The pattern is Cluck Cluck Sew's "Pow Wow" in a throw size.  While I cut enough for a twin, I thought better of it before sewing it--that would be insane.  I don't even have a twin bed at my disposal.  If you make this quilt, be sure to follow the "scrap saver" tips and keep your HSTs!  I have so many left over for mini quilts!

We don't have any sponsors, so I'm not being paid, but I will mention that Hawthorne Threads, Pink Chalk Fabrics and Alewives Fabrics (three of my favorite online stores) have Chicopee in stock, and the Cluck Cluck Sew Big Cartel shop has this pattern and many more.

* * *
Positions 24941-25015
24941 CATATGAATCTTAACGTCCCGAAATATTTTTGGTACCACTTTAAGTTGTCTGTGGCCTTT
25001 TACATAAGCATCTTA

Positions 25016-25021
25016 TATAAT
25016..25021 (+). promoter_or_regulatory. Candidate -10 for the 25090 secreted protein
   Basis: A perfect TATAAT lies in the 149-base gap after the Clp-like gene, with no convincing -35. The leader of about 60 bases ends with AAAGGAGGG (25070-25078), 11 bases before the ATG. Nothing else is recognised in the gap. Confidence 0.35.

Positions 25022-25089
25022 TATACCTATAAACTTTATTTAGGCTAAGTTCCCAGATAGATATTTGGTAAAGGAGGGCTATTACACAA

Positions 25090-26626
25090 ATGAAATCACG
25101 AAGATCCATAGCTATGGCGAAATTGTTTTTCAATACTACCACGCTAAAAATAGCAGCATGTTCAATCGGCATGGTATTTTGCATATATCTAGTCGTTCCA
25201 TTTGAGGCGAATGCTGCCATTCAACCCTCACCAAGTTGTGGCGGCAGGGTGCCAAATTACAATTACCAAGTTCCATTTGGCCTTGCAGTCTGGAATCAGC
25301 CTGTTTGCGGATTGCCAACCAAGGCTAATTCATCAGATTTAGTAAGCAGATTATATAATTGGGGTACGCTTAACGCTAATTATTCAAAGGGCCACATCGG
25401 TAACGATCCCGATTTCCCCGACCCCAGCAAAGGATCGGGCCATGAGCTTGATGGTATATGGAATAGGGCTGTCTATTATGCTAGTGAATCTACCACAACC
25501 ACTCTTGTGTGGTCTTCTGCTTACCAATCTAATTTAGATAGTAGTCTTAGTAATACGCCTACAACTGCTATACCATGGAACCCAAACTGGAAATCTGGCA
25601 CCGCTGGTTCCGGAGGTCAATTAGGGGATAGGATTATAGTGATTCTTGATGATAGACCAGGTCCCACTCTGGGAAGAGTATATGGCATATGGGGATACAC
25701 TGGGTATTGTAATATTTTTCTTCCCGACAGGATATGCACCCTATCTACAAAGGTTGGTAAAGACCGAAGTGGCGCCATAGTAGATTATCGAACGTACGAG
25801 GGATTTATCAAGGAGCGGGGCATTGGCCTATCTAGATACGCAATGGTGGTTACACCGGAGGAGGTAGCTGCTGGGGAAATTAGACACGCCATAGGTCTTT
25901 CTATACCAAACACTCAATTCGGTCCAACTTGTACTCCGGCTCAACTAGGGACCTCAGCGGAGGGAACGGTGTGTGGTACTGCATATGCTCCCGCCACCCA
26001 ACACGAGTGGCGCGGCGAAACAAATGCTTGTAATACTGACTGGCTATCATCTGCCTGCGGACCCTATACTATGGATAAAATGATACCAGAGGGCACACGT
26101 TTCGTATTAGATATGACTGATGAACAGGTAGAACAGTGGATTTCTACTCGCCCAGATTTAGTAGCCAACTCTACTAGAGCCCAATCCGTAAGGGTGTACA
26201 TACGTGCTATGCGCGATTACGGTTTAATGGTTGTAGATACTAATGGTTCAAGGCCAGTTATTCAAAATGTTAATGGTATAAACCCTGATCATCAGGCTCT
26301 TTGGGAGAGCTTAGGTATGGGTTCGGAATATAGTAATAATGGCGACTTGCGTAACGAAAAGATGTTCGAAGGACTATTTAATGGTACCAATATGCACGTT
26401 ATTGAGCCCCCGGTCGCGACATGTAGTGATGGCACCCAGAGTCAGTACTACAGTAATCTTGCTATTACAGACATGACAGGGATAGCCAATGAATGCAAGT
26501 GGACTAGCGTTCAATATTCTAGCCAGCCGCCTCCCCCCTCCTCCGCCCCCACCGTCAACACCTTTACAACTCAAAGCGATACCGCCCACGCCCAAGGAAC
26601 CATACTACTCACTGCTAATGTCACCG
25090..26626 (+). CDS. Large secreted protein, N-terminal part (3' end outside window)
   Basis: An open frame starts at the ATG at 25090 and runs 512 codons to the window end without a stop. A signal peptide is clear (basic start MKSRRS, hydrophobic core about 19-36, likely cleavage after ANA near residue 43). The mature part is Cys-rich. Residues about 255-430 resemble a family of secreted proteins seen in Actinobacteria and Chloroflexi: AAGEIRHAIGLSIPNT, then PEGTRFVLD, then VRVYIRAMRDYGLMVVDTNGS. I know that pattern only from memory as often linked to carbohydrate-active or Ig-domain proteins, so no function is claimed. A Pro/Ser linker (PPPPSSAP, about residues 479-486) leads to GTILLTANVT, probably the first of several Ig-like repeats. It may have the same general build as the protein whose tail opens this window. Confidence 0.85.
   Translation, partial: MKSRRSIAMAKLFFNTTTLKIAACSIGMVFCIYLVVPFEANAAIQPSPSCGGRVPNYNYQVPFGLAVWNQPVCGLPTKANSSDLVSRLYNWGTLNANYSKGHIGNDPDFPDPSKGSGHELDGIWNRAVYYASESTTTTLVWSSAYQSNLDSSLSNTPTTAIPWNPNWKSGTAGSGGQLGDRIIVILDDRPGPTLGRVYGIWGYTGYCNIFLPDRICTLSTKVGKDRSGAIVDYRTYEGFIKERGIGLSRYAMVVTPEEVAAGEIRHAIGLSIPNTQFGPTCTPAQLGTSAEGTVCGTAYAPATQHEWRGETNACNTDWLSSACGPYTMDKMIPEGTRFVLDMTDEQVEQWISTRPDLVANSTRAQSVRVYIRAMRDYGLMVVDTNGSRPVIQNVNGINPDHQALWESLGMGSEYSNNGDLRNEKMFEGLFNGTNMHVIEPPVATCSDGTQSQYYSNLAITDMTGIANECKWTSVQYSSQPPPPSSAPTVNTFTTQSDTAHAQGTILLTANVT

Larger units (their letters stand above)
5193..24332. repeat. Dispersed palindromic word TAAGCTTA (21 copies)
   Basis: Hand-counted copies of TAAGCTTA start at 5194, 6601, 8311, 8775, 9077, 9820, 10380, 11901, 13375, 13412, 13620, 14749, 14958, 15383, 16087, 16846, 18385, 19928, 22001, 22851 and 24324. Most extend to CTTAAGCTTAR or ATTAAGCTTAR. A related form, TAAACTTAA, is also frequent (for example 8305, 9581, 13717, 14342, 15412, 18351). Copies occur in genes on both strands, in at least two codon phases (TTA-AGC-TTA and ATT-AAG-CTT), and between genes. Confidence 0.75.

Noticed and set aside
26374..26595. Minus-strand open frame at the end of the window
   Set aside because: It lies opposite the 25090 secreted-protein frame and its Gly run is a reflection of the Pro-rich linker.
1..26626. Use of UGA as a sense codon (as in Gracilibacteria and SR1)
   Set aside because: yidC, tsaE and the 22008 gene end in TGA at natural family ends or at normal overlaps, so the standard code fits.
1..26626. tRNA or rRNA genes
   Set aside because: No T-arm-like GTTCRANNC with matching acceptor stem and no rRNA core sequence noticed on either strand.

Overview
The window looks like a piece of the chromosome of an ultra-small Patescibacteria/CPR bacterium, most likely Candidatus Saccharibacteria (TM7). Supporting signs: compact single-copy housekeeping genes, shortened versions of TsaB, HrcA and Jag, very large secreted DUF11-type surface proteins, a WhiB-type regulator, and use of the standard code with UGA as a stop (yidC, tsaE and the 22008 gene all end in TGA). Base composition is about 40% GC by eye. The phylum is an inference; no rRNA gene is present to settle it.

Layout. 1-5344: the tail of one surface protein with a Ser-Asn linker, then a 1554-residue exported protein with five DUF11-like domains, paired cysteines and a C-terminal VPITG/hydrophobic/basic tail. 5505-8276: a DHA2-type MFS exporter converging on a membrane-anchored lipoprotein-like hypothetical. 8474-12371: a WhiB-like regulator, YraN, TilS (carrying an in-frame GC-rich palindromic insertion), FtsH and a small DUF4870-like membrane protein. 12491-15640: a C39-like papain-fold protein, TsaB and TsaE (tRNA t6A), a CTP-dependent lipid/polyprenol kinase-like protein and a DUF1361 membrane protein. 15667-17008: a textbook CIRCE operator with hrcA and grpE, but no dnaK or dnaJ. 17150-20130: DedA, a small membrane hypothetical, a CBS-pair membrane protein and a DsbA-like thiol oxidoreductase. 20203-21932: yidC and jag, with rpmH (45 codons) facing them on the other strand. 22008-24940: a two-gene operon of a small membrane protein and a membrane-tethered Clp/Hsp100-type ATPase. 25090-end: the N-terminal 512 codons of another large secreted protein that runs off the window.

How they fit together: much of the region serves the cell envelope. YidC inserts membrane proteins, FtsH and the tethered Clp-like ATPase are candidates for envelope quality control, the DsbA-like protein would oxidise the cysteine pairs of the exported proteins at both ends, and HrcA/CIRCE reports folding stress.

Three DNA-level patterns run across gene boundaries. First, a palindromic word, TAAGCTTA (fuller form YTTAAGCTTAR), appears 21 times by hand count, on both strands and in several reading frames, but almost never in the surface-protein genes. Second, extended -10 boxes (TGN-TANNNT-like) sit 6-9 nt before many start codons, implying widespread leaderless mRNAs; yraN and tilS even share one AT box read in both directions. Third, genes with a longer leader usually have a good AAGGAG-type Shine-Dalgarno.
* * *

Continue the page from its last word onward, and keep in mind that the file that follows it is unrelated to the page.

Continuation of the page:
Pictures now!

Choosing fabrics

Cutting strips for the pieces.  I love this method.


...and piles upon piles.  I tend to be a messy sewer, but I always clean up!

First step: done!  This is the bottom of each block.

Just half of the leftover half-square triangles.  I can't wait to piece these babies!

Blocks: done!  Also, an adorable cat on a vintage tablecloth.

And here we are!  There were people using my usual grassy spot, so I had to make do.

Ignore the bent sashing; I was trying to do this quickly.

Mistake one: there are visible selvedges throughout the quilt!

Mistake two: for some reason, with this print, the right-side top always came out sideways!  Very strange, especially because I followed directions.

Yay, it's done!  Like I said, the backing and binding are on their way to me, so soon I'll have a finished quilt!

What'd you sew this weekend?  Have any plans for a new project?